CSnet to ‘join up’ key elements of the information systems and practice that underpin family violence service responses.

CSnet is partnering with family violence services and government agencies in Victoria to use ‘systems thinking’ and innovative technology for better outcomes for children and families.

The father of systems thinking Peter Senge said

“Systems thinking is a discipline for seeing wholes. It is a framework for seeing interrelationships rather than things, for seeing ‘patterns of change’ rather than ‘static snapshots.”

This kind of systems thinking, multi-stakeholder collaboration, and innovation is critical to solving ‘wicked social problems’ such as family violence. CSnet is working alongside community service organisations, Family Safety Victoria and Victoria’s Department of Families Fairness & Housing (DFFH), to innovate through the use of CSnet to ‘join up’ key elements of the information systems and practice that underpin family violence service responses.

What The Numbers Tell Us

What the numbers from 2021-2022 tell us about family violence in Victoria[i] is that more children and families are impacted, not less

  • Nearly 130,000 people including approximately 55,000 children and young people (including unborn children) were referred to The Orange Door network and provided with a response.
  • Compared to 2020-21, this represented a 68.3% increase in the total number of people and an 80.6% increase in the number of children and young people provided with a response.
  • Nearly 11,000 people provided with a response from The Orange Door network identified as Aboriginal and/or Torres Strait Islander. Of these, 50.1% were adults and 49.9% were children or young people (including unborn children). This represented 8.3% of all people who were provided with a response from The Orange Door network in 2021-22
  • Aboriginal people remain significantly impacted and over-represented among The Orange Door network’s client base, highlighting the strong need for culturally safe and appropriate responses, and the need to invest in Aboriginal culture, leadership and decision making as the key to ending family violence for Aboriginal children and families[ii]
  • Practitioners undertook more than 23,000 family violence risk assessments. Of these, more than 17,000 assessments were undertaken for adults and nearly 6,000 were undertaken for children and young people. This reflected a 12.4% increase on the previous year
  • Practitioners in The Orange Door network recorded 15,782 safety plans to help keep victims of family violence safe. This reflected a significant increase (31.8%) in the number of safety plans being completed.

What Research and Experience Tell Us

Family violence practitioners know from research and experience that –

  • Holistic wrap-around services and multi-disciplinary teams are needed to address the systemic and long term barriers to reducing family violence
  • Responding to a request and referral for support in a timely way will increase the chances of better outcomes for families
  • Reducing the amount of manual handling of data and information will reduce the risks that people ‘fall through the cracks’ in a complex maze of services & programs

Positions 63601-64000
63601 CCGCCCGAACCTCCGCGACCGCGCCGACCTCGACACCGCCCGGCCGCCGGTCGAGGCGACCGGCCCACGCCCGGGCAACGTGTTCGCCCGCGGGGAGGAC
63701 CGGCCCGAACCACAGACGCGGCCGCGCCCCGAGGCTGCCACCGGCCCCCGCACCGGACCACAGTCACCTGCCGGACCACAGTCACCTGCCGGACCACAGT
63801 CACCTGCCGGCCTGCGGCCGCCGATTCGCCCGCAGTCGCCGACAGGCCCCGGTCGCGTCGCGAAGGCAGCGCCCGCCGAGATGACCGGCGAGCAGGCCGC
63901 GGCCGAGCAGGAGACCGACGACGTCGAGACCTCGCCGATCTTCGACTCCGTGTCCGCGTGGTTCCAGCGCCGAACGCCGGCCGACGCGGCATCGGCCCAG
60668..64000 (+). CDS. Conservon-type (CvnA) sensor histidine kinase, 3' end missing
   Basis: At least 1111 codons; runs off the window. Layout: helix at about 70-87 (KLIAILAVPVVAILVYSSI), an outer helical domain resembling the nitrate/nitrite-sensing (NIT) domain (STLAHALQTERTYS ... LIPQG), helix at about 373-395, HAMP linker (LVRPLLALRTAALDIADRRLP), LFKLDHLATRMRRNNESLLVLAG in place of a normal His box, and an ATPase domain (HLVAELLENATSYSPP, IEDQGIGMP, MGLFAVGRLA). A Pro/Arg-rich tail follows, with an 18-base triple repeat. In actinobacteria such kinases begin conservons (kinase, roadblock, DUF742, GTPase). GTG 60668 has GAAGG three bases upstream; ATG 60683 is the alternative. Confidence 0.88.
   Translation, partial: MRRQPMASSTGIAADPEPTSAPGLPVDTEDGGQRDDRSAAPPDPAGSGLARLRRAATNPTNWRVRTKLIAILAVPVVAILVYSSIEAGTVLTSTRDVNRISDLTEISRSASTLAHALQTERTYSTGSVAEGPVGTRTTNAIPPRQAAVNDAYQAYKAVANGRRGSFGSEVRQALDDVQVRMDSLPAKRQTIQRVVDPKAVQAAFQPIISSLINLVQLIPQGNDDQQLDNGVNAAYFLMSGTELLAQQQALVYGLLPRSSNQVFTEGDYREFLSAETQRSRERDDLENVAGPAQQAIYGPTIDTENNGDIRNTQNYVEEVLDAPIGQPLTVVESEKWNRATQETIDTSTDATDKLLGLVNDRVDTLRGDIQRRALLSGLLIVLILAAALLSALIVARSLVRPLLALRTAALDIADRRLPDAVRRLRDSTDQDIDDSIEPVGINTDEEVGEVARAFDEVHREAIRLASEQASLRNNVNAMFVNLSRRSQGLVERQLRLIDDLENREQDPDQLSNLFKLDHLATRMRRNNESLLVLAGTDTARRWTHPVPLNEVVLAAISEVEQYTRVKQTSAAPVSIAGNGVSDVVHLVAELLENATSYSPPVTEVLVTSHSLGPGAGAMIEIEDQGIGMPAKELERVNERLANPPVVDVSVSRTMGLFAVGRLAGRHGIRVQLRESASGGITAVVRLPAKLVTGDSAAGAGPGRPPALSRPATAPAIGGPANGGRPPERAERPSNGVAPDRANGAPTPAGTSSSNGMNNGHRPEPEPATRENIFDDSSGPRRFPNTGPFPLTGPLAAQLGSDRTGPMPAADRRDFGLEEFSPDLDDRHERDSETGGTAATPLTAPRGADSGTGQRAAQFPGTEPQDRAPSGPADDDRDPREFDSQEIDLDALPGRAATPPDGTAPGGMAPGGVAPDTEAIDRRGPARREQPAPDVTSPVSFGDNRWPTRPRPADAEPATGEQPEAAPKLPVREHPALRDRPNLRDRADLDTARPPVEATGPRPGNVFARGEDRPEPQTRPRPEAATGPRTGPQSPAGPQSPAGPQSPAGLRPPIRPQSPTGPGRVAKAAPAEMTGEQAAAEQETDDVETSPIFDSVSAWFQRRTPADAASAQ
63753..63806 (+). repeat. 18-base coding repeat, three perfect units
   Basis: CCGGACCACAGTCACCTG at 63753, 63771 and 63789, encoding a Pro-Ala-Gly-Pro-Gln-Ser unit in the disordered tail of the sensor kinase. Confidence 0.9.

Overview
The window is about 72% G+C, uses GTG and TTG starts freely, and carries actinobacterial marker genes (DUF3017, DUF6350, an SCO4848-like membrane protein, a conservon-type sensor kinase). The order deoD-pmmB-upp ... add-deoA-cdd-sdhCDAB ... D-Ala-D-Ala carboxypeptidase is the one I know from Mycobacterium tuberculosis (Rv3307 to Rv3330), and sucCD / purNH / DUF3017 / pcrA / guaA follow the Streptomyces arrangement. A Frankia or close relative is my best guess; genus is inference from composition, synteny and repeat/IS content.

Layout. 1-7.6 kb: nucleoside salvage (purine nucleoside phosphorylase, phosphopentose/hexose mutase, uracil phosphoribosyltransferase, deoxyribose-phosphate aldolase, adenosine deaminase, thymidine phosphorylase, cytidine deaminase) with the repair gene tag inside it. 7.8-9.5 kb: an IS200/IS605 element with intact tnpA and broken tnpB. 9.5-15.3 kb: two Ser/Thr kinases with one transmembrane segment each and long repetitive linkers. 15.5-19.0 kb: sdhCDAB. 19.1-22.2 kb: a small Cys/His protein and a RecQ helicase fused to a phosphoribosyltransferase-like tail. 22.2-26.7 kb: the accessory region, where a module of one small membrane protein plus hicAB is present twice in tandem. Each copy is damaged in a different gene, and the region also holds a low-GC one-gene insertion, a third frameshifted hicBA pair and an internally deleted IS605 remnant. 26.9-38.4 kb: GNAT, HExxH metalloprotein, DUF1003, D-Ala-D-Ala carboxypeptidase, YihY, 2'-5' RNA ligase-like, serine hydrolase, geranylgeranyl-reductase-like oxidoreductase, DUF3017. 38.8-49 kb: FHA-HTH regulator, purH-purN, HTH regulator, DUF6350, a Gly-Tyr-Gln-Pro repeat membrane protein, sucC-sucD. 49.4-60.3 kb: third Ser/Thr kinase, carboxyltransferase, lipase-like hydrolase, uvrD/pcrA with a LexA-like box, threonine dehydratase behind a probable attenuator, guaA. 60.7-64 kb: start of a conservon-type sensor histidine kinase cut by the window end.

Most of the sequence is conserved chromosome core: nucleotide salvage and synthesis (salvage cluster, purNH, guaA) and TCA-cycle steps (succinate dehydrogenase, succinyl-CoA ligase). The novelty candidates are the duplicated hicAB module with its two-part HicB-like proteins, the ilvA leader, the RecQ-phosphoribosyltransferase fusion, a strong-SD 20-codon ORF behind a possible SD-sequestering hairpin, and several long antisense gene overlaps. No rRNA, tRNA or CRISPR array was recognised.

• Consistency in practice tools and embedding cultural approaches improves the way risk and safety is assessed to meet the needs of victims of family violence
  • Real time data about what’s changing over time can provide ‘line of sight’ evidence of what works and why
  • Trusting relationships between children, families and support services are the foundations
  • Streamlining government reporting to meet compliance requirements can ‘give time back’ to workers that can be spent supporting children and families.

Removing the Barriers

Until now, the technical barriers to being able to share and integrate information safely across multiple human services government platforms have seemed insurmountable. Progress has been made to remove those barriers through the efforts of family service providers, Victorian government agencies and CSnet, working together. These efforts have resulted in CSnet being able to support family service providers to access information and tools, embed culturally safe practice, and integrate reporting, all from one place.

CSnet offers a solution that is critical to making a positive impact on three areas of practice –

  • Referrals and intake through the integration between CSnet and The Orange Door
  • Risk and safety assessments to underpin planning and delivery of targeted support through embedding Family Violence Multi-Agency Risk Assessment and Management Framework (MARAM) tools in CSnet
  • Government funding reporting to DFFH for compliance through the integration between CSnet and IRIS

Conclusion and References

CSnet is part of a growing movement of people and organisations who want to try new ways of thinking and working together.

[i] https://www.vic.gov.au/orange-door-annual-service-delivery-report-2021-22/referrals-and-access

[ii] Dhelk Dja Agreement: Safe Our Way – Strong Culture, Strong Peoples and Strong Families the Aboriginal 10-year Family Violence Agreement 2018-2028  and Nargneit Birrang – Aboriginal holistic healing framework for family violence

Embedding Cultural Practice and Outcomes – VACCA’s Aboriginal-led design of a client information system